One is the lonliest of numbers (for book clubs)

But then, if you like to read alone, you probably aren't in a book club. QED, people. Motoko Rich wrote in the NYTimes about lone readers versus the social reader. Rich contends:
The collective literary experience certainly has its benefits. Reading with a group can feed your passion for a book, or help you understand it better. Social reading may even persuade you that you liked something you thought you didn’t.

There is a different class of reader, though. They feel that their relationship with a book, its characters and the author is too intimate to share. “The pursuit of reading,” Virginia Woolf wrote, “is carried on by private people.”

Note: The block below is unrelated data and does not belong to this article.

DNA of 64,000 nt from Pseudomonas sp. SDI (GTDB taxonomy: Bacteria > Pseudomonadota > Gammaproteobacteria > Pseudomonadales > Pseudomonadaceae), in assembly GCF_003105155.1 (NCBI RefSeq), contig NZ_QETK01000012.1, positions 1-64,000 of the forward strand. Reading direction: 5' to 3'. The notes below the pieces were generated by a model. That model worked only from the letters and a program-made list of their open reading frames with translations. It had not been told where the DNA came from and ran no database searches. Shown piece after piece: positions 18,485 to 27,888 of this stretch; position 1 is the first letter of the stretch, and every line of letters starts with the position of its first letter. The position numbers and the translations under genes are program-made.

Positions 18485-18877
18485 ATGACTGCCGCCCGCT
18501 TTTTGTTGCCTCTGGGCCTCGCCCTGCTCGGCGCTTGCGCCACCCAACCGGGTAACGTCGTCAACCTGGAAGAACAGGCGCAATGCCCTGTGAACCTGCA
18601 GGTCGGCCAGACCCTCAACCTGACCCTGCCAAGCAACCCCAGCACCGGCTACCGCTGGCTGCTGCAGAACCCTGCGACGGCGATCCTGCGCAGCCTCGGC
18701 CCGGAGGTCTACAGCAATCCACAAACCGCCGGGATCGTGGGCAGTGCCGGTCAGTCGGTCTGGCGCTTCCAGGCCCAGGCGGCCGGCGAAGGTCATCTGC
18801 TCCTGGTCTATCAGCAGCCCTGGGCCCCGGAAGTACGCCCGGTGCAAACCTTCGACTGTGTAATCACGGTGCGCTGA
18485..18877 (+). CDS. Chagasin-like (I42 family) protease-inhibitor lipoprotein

I wonder if there is a judgment call being made here. I. Just. Can't. Tell.


  1. What's weird in this piece is the possessiveness thing. How can anyone think, "The Yearling" is mine.

  2. Terry: I kind of get the possessive thing. It isn't that I think that book is mine so much as I feel my experience with it is mine. I might want to talk about it later, but for the major book experiences in my life I don't want to discuss with anyone for those first few days afterwards. It's oddly private at that juncture, a quiet, intense rumination while passages and ideas roll around and pop up in my head like Bingo numbers.

    Usually by the time I've read it through again I'm ready to talk about it.